Jun 23 2016
As a craft beer lover, one of my favorite things to do when traveling – or, heck, even hanging out in town – is visiting local breweries. So what makes a great brewery? Well, you need to ask the experts. And who are the experts exactly? In my book, it’s WE THE PEOPLE – the beer-lovers of the world. So in conducting my research of “must visit” craft breweries across the United States, I reached out to the coolest beer experts that I know – my friends – and asked them for their favorite brewery experiences. Whether it’s the location (at the beach, on a lake, in the heart of the city, on a mountain or in the country) or the atmosphere (funky, urban, hippy, industrial or vibrant) or the beers (innovative, flavorful, traditional or hoppy), the key thing that I learned is, visiting a brewery is really more than just popping in to get a brew. It’s a total interactive, sensory, learning experience. If you have a “successful” brewery visit, you actually gain an understanding of the culture, hospitality, flavors, people, scenery and even history of the area. That’s pretty cool.…
May 11 2016
The adult beverage market is as vast as the sea, with ever changing tides to keep marketers on their toes. The explosion of the craft beer movement has brought a lot of recent attention to sour ales, which are popping up all over. Just when you thought you were learning the difference between porter and stout, sour beer is the new kid on the block. Intentionally acidic and/or tart, “sour beers” are the newest trend in alcohol segmentation.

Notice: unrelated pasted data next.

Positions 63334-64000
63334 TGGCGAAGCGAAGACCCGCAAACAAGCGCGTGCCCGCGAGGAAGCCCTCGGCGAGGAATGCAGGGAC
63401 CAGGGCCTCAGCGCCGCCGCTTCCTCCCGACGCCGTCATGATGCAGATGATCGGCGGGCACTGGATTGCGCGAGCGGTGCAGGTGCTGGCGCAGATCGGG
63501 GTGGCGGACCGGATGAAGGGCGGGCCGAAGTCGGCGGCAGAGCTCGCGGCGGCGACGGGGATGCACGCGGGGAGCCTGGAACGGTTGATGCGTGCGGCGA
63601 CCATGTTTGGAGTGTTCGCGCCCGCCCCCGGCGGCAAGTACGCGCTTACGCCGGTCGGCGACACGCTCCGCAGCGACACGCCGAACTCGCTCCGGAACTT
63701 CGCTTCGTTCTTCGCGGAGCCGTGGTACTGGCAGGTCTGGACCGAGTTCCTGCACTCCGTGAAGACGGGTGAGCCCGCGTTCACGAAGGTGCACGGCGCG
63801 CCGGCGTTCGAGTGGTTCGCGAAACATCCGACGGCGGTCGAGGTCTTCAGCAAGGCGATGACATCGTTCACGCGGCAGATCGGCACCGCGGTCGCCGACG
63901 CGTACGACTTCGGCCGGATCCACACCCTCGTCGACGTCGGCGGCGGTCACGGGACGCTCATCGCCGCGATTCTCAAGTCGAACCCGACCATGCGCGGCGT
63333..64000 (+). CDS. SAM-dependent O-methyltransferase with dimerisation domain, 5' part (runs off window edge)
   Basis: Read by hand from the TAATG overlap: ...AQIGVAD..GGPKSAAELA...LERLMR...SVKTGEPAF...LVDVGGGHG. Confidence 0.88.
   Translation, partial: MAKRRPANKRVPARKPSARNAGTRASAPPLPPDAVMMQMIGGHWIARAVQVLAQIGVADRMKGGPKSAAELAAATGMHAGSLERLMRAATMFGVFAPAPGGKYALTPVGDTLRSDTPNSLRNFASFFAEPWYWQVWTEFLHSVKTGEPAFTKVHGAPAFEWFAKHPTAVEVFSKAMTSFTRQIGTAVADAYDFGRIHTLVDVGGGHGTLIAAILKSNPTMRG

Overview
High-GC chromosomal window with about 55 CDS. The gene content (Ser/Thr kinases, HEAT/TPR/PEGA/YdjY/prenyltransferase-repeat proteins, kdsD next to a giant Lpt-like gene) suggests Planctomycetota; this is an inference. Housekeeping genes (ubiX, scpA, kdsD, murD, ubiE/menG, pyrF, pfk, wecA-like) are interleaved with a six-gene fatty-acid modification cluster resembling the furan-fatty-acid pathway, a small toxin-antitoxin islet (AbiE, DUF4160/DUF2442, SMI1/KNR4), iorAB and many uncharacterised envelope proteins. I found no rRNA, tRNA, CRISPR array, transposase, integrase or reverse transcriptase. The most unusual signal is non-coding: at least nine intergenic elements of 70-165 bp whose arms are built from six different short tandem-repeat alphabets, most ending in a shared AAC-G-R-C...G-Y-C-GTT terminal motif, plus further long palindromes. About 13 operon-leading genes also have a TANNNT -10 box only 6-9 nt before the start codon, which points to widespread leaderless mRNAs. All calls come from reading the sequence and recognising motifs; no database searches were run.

History of Sour Beer
Marketers should understand that many of today’s products have crossover appeal; they are products that target more than one audience. A sour beer so complex, it lures the perpetual wine drinker in for a sip. A spirit aged in beer barrels, so enticing even the most staunch beer drinker would give it a try.
The story of sour ales is almost as old as the story of beer itself. Modern day brewing is a sterile, thoughtful process, but it hasn’t always been so. Before pure yeast cultures were available, brewers of old would use wild yeast to start their…
May 4 2016
So I was sitting at one of my favorite watering holes enjoying an Uberlin beer from a local brewery, Strangeways. The bartender said, “Hey, try this,” and proceeded to pour orange juice into my beer. I was disturbed…I mean, why would you want to taint a perfectly delicious beer? Well, it turns out that it’s now my new favorite drink. And, it was instant inspiration for discovering what else is out there in the land of beer mixology!